EPA Clarifies Hazardous Waste for Retail
By Mike Rozembajgier, VP, Stericycle
Hazardous waste management for retailers and retail pharmacies has entered a critical new phase that may change the rules governing what is considered waste and how to properly dispose of it.
The U.S. Environmental Protection Agency (EPA) is reviewing how retailers currently address the risks and challenges associated with this segment of their business under the recently issued “Notice of Data Availability” (NODA) for hazardous waste management in the retail sector.
The NODA is a document that furthers the EPA’s findings of the past several years and asks for further input from affected parties. It has been issued by the EPA to better understand how retailers operate hazardous waste programs with the goals of potentially revising areas of ambiguous regulation and providing greater structure for these initiatives.
Major retailers such as big–box stores and nationwide pharmacy chains, as well as midsize retailers like regional grocery chains may experience new complexities in hazardous waste management as a result of the review.
History of retail hazardous waste management
Regulation of hazardous waste for retailers falls under the Resource Conservation and Recovery Act (RCRA), which also governs waste removal for industries such as pharmaceutical manufacturing sites and industrial plants.
For decades, retail has struggled to meet the requirements of hazardous waste management under RCRA because of the unique issues of hazardous waste generation not faced by other industries.
For instance, retailers sell tens of thousands of types of products and may have hundreds or thousands of store locations across the U.S., whereas a manufacturing plant may have only a few types of hazardous waste concentrated in one or several primary locations.
Products sold by retailers that are considered by state and federal regulating agencies to be hazardous include nail polish, hair spray, pest control, mouthwash, household cleaners, and light bulbs, among many others.
In 2008, the EPA began its effort to review the application of RCRA hazardous waste regulations to the retail sector, commencing a two-year period of meetings, conference calls and site visits by EPA officials to retail locations to get a better grasp on retailers’ challenges with managing hazardous waste.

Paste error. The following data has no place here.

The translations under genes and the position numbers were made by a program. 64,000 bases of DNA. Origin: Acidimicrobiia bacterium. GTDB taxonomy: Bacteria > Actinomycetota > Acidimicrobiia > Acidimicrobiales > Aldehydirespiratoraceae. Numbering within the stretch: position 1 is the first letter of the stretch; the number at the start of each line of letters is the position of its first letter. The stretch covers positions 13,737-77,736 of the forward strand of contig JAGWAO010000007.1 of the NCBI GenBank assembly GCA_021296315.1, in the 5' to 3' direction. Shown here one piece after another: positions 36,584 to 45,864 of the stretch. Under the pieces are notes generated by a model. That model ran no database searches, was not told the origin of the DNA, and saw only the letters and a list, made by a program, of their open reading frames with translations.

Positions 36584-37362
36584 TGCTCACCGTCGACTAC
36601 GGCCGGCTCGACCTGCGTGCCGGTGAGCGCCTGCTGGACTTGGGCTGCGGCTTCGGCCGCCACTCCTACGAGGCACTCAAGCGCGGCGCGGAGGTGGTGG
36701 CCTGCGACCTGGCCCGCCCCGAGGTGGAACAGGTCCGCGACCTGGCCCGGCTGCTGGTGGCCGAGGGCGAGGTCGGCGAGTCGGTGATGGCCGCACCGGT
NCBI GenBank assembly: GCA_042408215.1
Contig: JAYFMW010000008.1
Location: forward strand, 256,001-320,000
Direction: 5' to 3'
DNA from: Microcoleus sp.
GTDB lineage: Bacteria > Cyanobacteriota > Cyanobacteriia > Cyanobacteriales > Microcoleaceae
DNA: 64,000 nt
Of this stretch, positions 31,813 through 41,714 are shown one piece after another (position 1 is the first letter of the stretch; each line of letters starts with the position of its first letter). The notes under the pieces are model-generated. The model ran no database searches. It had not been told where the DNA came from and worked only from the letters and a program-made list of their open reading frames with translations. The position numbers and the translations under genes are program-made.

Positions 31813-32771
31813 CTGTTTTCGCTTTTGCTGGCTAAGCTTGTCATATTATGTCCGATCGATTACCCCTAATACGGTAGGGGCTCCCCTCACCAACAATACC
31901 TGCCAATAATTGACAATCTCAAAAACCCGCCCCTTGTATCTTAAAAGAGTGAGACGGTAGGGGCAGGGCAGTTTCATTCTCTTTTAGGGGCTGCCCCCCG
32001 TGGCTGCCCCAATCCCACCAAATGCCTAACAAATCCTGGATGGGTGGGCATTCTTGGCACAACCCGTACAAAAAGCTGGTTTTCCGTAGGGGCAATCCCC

The agency met at store locations with representatives of Lowe’s, Proctor & Gamble, and Walmart, and also held meetings with industry groups such as the Retail Industry Leaders Association (RILA) and the National Retail Federation.
Then, in 2011, President Obama ordered all federal agencies to develop plans to review existing significant regulations to determine whether any should be modified, streamlined, expanded or repealed to make regulatory oversight more efficient.
The EPA named as a priority its effort to analyze information on hazardous waste in the retail sector. The NODA is the next major step in the effort to better understand concerns from all stakeholders about RCRA’s applicability to the retail sector, the waste materials that may be affected, the full scope of issues facing retailers and their partners, and what options may exist for addressing those issues.
Opportunity for Retailers
More specifically, the NODA represents an opportunity for the retail industry to submit comments and contribute information to help mold future policy.
The EPA is soliciting input until April 15, 2014 from experts throughout retail as it pores over rules and regulations governing how hazardous waste generated at retail locations is currently categorized, stored, handled and disposed.
The agency also wants to hear from states, retail industry groups and hazardous waste professionals about management programs that have succeeded and why. Those programs seen as successful could be viewed as models for others in the industry.
The NODA’s outcome will help determine whether laws and regulations on retail hazardous waste practices should be amended.
In particular, the EPA is seeking to gather more information from retailers on the following areas under the law:
• Managing hazardous waste pharmaceuticals
• Episodic (seasonal or periodic) generation
• Hazardous waste determination
• Reverse distribution
• Aerosol can management
These areas stem from some of the information already gathered by the EPA from retailers and retail industry groups such as the Retail Industry Leaders Association (RILA). For instance, RILA has asked the EPA to provide clarification for retailers on hazardous waste rules around aerosol cans, personal care products and batteries.
To date, other retailers already have identified additional issues they claim are complicating factors in their hazardous waste management programs. These factors include: product recalls; customer returns; expiration dates; accidental product spills or breakage; seasonality/episodic generation; and consumer ‘midnight’ dumping at commercial locations.
For retailers and their partners, hazardous waste professionals or industry groups interested in submitting comments to the NODA, the EPA is seeking information in nine distinct categories:
1. Suggestions for improving the RCRA hazardous waste, policies, guidances and regulations for retail operations
2. Information on the retail universe and the hazardous waste generated
3. Information on episodic generation
4. Information on retail stores’ programs for handling hazardous waste
5. Information on hazardous waste training for employees
6. Information on aerosol cans
7. Information on transportation and reverse logistics
8. Information on reverse logistic centers
9. Information on sustainability efforts undertaken by retail facilities
Implementing a Hazardous Waste Program
As the EPA aims to tackle the interconnected issues that complicate and frustrate retailers and their partners in hazardous waste collection, recording and removal, having a program to manage the process is now more critical than previously.